The Natural World
Poems about the Natural World:
Whitman, “Song of Myself” (Stanzas 31 and 32, pp. 107-8)
Frost, “Birches” (pp. 223-4)
Williams, “By the Road to the Contagious Hospital” (p. 281)
Moore, “The Fish” (pp. 324-5)
Auden, “In Praise of Limestone” (pp. 517-9)
Roethke, “The Waking” (p. 536)
Wilbur, “The Beautiful Changes” (p. 668)
How does a “human perspective” mediate or interpret information about the natural world? Discuss two or three poems.
Human Perspective and the Natural World
The relationship between man and nature is mutually beneficial considering that both affect the existence and development of the other. Scholars have attested to the fact that physical Geography is modified by human action. Despite claims from critics that humans are relatively independent of the world, measuring and circumscribing this detachment has not yet been achieved. By analyzing two poems, Song of Myself by Whiteman and The Beautiful Changes by Richard Wilbur, this essay will attest to how the poets consider human perspective and the natural world as one entity.
In the poem Song of Myself, the poet emphasizes on personal self, in line with the physical body and how the two merge to form a living creature. In this context, the poet seems to be appreciative of the fact that he is alive. The persona suggests that the pleasures of the body ought to be understood as they are influenced by nature. Furthermore, the poet claims that as much as nature is unfathomable, so are the different aspects of human life such as birth, death, and transformation.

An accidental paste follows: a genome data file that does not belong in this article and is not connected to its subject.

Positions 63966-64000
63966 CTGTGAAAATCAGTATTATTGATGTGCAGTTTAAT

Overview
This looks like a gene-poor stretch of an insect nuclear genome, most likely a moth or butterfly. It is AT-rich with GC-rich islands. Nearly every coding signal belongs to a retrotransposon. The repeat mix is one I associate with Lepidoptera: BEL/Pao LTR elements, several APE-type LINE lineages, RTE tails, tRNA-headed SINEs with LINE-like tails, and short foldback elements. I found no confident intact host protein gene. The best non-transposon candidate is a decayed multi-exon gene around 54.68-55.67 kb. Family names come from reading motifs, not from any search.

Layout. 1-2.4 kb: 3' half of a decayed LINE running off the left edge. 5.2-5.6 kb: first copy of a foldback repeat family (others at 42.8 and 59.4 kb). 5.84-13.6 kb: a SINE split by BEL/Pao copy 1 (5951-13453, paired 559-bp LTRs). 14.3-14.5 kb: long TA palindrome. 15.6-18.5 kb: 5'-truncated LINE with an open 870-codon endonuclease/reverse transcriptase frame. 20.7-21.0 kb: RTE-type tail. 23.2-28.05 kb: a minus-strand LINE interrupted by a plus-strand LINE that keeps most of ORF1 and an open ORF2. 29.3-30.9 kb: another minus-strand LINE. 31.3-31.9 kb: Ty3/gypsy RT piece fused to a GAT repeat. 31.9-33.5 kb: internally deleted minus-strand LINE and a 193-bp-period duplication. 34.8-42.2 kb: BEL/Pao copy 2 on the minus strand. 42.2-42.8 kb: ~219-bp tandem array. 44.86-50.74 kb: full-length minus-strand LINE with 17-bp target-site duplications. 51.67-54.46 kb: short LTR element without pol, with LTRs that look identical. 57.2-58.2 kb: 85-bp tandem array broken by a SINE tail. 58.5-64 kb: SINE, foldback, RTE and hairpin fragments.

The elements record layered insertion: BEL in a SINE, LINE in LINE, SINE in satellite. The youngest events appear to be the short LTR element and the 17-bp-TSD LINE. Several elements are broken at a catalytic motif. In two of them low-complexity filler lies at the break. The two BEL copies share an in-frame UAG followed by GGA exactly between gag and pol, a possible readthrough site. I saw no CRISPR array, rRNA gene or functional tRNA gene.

In connection to Whiteman’s poem, Wilbur also reveals how nature and humans are related in his poem, The Beautiful Changes. Wilbur’s exploration into botany and nature gives out a clear perception of this relationship. According to the poet, the same effects that nature imposes on itself when changing are the same effects that can be observed among human interactions. For instance, the act of presenting roses to a spouse signifies love which influences a change of feelings.
In conclusion, both poems agree that nature and humans cannot co-exist independently. In broader prospects, even if death may seem to end change, the world is still kind to reciprocate the effect by bringing a newborn, a factor that restores the balance of nature. Also, both poets seem to be praising the joy as well as the marvel of experiencing nature.